This website is no longer being updated. Visit Dartmouth Now for all news published after June 7, 2010.
On Jan. 31 and Feb. 2 in Collis Commonground at Dartmouth, two hundred Upper Valley middle school boys and girls will spend the day as part of the Boys Speak Out and Sister to Sister summits. Coordinated by a dozen Dartmouth undergraduates and graduate students, and hosted by Dartmouth's Center for Women and Gender, the two conferences strive to provide an outlet for middle schools students to speak out on social issues and challenges they confront at their formative age.
Boys Speak Out, on Jan. 31, is entering its fourth year, while Sister to Sister, on Feb. 2, is currently in its fifth year. Sister to Sister initially began with a particular focus on encouraging girls to pursue careers in mathematics and science, while also providing emotional support for middle school girls faced with concerns not usually covered in the classroom, such as self-esteem, body image, and peer pressure. Driven by the success of Sister to Sister, a similar conference for middle school boys was organized to provide the opportunity to "speak out" on issues sometimes kept concealed or silent to learn that it is healthy to express emotions and problems. The following year, the inaugural Boys Speak Out conference was held, welcoming more than 60 middle school boys from the Upper Valley. It now draws over 100 participants.
"The conferences provide a context in which the attendees can begin to explore the stereotypes and expectations surrounding both masculinity and femininity and approach them with a more critical eye," says Xenia Markowitt, the Director of the Center for Women and Gender.
David Sampayo, a member of the Class of '08 and the coordinator of Boys Speak Out, adds, "I think the comfortable environment of our summits contributes to their success. It is so important that kids feel safe. It allows them to talk about issues that aren't so comfortable."
Alison Reed, a member of the Class of '06 and the coordinator for Sister to Sister, says, "This event is unique and incredibly important; adolescent girls are provided with a safe space to talk about pressures and concerns not often addressed in a classroom setting that may potentially detract from their academic successes. Our hope is that once these girls speak their minds and voice their struggles together, with their peers and with women Dartmouth students, they will come to realize that their experiences are extraordinarily common. This is most empowering."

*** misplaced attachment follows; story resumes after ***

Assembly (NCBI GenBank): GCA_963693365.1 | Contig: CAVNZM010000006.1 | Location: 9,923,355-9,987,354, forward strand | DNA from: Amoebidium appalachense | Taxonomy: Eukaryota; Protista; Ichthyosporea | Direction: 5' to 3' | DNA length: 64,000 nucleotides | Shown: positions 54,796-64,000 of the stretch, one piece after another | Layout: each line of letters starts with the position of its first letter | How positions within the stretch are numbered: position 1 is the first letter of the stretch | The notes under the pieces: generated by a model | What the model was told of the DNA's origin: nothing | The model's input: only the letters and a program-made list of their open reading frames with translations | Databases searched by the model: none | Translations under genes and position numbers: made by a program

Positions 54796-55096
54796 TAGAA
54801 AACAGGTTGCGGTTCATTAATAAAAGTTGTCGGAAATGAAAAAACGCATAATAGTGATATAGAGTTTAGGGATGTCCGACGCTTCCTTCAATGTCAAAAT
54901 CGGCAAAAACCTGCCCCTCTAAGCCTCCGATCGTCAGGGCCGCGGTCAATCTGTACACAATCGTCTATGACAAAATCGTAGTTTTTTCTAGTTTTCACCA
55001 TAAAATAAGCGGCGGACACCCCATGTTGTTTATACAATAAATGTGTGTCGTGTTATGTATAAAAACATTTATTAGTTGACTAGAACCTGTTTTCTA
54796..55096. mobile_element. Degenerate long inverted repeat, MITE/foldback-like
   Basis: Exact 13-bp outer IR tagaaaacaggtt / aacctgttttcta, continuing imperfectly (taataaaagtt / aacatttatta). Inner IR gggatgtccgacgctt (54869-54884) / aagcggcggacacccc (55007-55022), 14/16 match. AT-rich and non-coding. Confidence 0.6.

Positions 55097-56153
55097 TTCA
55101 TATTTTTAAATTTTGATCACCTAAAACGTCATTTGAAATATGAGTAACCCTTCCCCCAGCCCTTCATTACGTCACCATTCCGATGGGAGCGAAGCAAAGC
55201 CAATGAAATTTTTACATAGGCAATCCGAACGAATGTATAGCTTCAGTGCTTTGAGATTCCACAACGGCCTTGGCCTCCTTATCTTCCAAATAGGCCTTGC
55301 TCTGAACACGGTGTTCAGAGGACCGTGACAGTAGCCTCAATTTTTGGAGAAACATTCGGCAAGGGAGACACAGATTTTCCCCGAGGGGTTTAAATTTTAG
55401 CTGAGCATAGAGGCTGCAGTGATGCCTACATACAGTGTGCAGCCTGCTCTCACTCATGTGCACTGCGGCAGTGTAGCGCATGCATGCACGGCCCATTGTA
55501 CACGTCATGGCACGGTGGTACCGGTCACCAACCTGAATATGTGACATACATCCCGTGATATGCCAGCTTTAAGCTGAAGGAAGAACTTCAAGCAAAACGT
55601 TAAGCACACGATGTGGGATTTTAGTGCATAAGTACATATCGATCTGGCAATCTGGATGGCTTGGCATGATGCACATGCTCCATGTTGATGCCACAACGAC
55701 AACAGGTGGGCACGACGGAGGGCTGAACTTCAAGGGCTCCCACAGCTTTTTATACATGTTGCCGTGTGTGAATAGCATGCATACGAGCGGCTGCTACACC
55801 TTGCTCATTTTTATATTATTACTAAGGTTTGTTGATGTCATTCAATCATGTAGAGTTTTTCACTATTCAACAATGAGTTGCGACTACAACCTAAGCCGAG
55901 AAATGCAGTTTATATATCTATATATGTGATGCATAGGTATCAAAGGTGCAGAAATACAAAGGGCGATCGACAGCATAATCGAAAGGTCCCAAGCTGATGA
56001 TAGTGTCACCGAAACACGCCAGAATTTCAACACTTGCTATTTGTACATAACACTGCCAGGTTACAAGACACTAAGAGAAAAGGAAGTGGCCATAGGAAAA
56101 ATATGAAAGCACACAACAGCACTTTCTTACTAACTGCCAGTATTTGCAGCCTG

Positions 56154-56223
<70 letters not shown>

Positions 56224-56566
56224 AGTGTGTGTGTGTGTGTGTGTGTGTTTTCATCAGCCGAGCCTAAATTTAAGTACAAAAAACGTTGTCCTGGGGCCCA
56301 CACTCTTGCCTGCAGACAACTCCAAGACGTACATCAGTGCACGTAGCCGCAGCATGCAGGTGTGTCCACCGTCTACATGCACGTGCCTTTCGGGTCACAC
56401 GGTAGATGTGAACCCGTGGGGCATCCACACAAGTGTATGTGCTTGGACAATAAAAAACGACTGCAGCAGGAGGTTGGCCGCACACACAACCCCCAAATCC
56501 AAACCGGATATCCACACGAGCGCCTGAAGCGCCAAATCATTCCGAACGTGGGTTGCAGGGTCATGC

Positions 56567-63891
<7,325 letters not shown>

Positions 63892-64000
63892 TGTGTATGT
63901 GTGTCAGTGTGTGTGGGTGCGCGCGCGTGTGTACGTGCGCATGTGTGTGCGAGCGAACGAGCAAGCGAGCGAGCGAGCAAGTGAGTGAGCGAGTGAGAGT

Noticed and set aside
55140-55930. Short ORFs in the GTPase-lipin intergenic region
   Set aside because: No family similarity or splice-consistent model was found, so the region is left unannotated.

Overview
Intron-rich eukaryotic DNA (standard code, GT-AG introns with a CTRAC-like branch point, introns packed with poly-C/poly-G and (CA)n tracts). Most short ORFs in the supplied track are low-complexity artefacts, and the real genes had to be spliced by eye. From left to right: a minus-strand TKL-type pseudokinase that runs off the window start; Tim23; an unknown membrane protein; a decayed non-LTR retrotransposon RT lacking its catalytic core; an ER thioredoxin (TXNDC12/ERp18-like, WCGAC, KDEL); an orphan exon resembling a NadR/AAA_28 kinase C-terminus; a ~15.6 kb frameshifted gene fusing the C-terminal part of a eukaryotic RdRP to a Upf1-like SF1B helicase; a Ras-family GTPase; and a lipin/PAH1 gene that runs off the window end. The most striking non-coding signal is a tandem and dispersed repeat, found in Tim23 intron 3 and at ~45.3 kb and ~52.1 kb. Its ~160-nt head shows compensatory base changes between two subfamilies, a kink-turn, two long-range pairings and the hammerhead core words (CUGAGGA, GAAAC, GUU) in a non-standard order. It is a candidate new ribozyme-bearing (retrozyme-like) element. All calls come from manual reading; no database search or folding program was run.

Since their inceptions, both conferences have grown to involve a number of Dartmouth undergraduates, graduate students, faculty and administrators, as well as local high school students, and resources in Vermont and New Hampshire (such as WISE of the Upper Valley) all interested in providing a safe and supportive environment in which boys and girls can discuss important issues faced during adolescence. In the past, the conferences have dealt with issues such as violence and bullying, depression, sexuality, media literacy, and scholastic equality for girls and women.
According to Markowitt, each year new school districts learn of the program and ask to send students to attend the coming year's summits. This year, more than 200 boys and girls are expected to attend, representing Rivendell Academy, Indian River School, Charlestown Middle School, Hartford Memorial Middle School, Washington Village School, Plainfield School, Woodstock Union Middle School, and Waits River Valley School. Additionally, this year Dartmouth professors Abigail Baird and Jay Davis will be the keynote speakers for Sister to Sister and Boys Speak Out, respectively. Susan Wright, the Executive Director of Dartmouth's Montgomery Endowment and the wife of Dartmouth President James Wright, will be the welcoming speaker for both conferences. Over 80 undergraduate volunteers will be serving as panelists, discussion group leaders, and mentors.
The events utilize local resources from Vermont and New Hampshire extensively: Amanda Cochran from WISE of the Upper Valley, guidance counselors from all aforementioned schools, and many of the current Dartmouth undergraduates who have graduated from local schools. The goal is to work closely with guidance counselors to talk with students about pertinent issues.
The planning committee consists of Nancy Aitcheson '06, Elkin Cabas '06, Maile Carter '06, Mike Guzman '06, Cameron Houser '07, Jennifer Krimm '06, Alisha Levine '07, Alison Reed '06, Amy Rolfvondenbaumen '07, David Sampayo '08, Nick Taranto '06, John Turner TH '07, and Chelsea Voake '06.
Dartmouth has television (satellite uplink) and radio (ISDN) studios available for domestic and international live and taped interviews. For more information, call 603-646-3661 or see our Radio, Television capability webpage.